Monday, August 16, 2010
China has a lot of really cool stories that explain natural phenomena in alegory. This time we have the story of Zhi Nü (织女) & Niu Lang (牛郎) to explain why we see the Milky Way in the sky.
As the story goes, once upon a time, a beautiful goddess fell in love with a mortal. They lived happily for many years & had two children together, but eventually the goddess's mother caught wind of the marriage & decided she didn't like her daughter being married to a mortal, so she whisked her daughter back to heaven & away from that low-life. Mom was so angry, in fact, that she took her hairpin & swept it across the sky, creating the Milky Way to separate the two.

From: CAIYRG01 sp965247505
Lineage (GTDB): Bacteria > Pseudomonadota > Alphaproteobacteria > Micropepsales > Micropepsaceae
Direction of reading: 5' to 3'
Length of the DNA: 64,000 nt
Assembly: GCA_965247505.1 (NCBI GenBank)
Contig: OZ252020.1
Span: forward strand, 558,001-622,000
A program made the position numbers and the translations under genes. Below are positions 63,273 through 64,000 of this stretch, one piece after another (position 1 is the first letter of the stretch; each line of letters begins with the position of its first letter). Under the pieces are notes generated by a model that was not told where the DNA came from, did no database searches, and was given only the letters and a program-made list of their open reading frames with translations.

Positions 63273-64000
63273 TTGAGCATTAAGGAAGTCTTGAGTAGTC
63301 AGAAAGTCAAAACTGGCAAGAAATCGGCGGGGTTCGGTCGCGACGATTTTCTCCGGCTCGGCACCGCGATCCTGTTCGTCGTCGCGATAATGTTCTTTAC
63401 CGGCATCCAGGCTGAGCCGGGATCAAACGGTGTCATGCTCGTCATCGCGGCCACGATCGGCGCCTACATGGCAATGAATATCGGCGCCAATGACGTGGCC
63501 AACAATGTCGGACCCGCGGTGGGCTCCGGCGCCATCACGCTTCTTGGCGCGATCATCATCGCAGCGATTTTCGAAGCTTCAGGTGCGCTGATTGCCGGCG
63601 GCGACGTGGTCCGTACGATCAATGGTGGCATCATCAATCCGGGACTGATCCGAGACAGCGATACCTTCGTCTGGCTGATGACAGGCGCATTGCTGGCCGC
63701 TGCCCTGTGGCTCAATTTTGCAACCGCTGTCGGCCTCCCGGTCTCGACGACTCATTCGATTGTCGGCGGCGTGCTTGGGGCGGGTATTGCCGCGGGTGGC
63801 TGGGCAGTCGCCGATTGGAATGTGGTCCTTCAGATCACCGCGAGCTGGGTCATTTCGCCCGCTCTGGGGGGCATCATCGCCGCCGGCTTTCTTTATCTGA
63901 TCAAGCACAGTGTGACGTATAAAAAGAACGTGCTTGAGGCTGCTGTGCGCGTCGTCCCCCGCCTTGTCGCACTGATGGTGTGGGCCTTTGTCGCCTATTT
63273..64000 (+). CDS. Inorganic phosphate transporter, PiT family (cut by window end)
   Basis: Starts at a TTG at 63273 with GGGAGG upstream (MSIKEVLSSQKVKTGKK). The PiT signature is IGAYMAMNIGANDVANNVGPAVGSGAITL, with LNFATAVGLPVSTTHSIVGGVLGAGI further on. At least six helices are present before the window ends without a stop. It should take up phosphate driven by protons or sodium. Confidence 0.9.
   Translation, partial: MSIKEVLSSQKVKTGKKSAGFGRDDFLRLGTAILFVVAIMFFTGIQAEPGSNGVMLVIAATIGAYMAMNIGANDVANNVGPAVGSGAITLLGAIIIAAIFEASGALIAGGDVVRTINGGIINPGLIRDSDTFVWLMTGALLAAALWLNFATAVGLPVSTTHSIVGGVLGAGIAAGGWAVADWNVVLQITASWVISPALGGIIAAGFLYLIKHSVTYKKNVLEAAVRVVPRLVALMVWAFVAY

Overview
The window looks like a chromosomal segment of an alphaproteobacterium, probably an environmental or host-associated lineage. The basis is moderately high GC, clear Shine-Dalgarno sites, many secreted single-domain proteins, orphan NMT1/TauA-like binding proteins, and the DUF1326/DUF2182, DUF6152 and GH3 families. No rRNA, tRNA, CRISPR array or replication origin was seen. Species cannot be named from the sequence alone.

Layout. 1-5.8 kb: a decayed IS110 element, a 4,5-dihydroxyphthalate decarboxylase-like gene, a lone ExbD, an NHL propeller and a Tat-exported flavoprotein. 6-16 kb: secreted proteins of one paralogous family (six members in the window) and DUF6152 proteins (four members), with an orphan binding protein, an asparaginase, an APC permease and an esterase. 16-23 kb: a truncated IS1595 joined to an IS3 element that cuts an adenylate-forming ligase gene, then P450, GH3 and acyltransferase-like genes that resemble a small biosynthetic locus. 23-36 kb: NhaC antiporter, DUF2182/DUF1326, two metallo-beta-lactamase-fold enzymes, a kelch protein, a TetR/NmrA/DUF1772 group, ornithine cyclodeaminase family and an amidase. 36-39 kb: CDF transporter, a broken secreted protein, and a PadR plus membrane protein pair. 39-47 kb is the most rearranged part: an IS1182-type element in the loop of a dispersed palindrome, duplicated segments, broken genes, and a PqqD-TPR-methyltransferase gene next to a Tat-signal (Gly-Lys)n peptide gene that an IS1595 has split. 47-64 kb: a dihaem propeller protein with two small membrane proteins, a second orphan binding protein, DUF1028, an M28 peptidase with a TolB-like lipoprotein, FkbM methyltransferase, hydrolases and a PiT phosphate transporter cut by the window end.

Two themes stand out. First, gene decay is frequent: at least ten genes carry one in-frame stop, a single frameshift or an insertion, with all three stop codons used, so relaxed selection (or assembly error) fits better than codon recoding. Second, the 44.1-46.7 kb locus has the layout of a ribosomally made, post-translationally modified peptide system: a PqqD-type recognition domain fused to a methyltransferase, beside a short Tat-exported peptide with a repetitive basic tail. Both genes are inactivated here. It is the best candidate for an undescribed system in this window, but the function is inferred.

However, every year on the seventh day of the seventh lunar month (qi1 xi1 jie2 七夕节 means "Night of Sevens"), a whole bunch of magpies fly up to the sky to form a bridge to connect the two. The crotchity old mother graciously turns a blind eye, allowing the lovers to be together for one day out of the year.
The Night of Sevens fell on August 16th this year. According my own very unscientific survey of Chinese people, it seems that not many of them celebrated Qi Xi Festival. Instead, they prefer to celebrate the Western Valentine's Day on February 14th. The karaoke bar in the mall where I work hung hearts to decorate the lobby & a couple of stores had sales, but other than that, the day seemed to pass here without much notice.
You can read a more detailed version of the story here & here.